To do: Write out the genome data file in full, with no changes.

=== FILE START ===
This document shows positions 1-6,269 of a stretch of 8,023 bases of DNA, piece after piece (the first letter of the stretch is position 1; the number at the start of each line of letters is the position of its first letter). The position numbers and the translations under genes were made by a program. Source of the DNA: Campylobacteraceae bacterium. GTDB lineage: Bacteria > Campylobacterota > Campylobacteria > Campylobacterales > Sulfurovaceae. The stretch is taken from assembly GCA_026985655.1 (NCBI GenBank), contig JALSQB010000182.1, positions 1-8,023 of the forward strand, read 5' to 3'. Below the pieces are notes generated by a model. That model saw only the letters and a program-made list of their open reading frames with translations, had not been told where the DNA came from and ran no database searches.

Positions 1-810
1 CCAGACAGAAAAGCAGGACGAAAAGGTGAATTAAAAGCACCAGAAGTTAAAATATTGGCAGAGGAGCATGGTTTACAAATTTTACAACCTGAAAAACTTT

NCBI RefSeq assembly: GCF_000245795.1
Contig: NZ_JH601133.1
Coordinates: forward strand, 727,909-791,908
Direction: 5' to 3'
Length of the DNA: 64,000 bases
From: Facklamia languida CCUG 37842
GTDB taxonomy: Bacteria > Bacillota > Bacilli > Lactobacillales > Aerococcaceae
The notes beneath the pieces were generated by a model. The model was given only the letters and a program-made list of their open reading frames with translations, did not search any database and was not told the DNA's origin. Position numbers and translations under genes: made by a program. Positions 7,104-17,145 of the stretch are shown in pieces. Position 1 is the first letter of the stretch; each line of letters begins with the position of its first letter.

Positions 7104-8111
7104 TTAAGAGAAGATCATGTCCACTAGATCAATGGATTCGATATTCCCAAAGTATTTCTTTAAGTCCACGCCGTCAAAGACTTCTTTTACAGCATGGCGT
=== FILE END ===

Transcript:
This document shows positions 1-6,269 of a stretch of 8,023 bases of DNA, piece after piece (the first letter of the stretch is position 1; the number at the start of each line of letters is the position of its first letter). The position numbers and the translations under genes were made by a program. Source of the DNA: Campylobacteraceae bacterium. GTDB lineage: Bacteria > Campylobacterota > Campylobacteria > Campylobacterales > Sulfurovaceae. The stretch is taken from assembly GCA_026985655.1 (NCBI GenBank), contig JALSQB010000182.1, positions 1-8,023 of the forward strand, read 5' to 3'. Below the pieces are notes generated by a model. That model saw only the letters and a program-made list of their open reading frames with translations, had not been told where the DNA came from and ran no database searches.

Positions 1-810
1 CCAGACAGAAAAGCAGGACGAAAAGGTGAATTAAAAGCACCAGAAGTTAAAATATTGGCAGAGGAGCATGGTTTACAAATTTTACAACCTGAAAAACTTT

NCBI RefSeq assembly: GCF_000245795.1
Contig: NZ_JH601133.1
Coordinates: forward strand, 727,909-791,908
Direction: 5' to 3'
Length of the DNA: 64,000 bases
From: Facklamia languida CCUG 37842
GTDB taxonomy: Bacteria > Bacillota > Bacilli > Lactobacillales > Aerococcaceae
The notes beneath the pieces were generated by a model. The model was given only the letters and a program-made list of their open reading frames with translations, did not search any database and was not told the DNA's origin. Position numbers and translations under genes: made by a program. Positions 7,104-17,145 of the stretch are shown in pieces. Position 1 is the first letter of the stretch; each line of letters begins with the position of its first letter.

Positions 7104-8111
7104 TTAAGAGAAGATCATGTCCACTAGATCAATGGATTCGATATTCCCAAAGTATTTCTTTAAGTCCACGCCGTCAAAGACTTCTTTTACAGCATGGCGT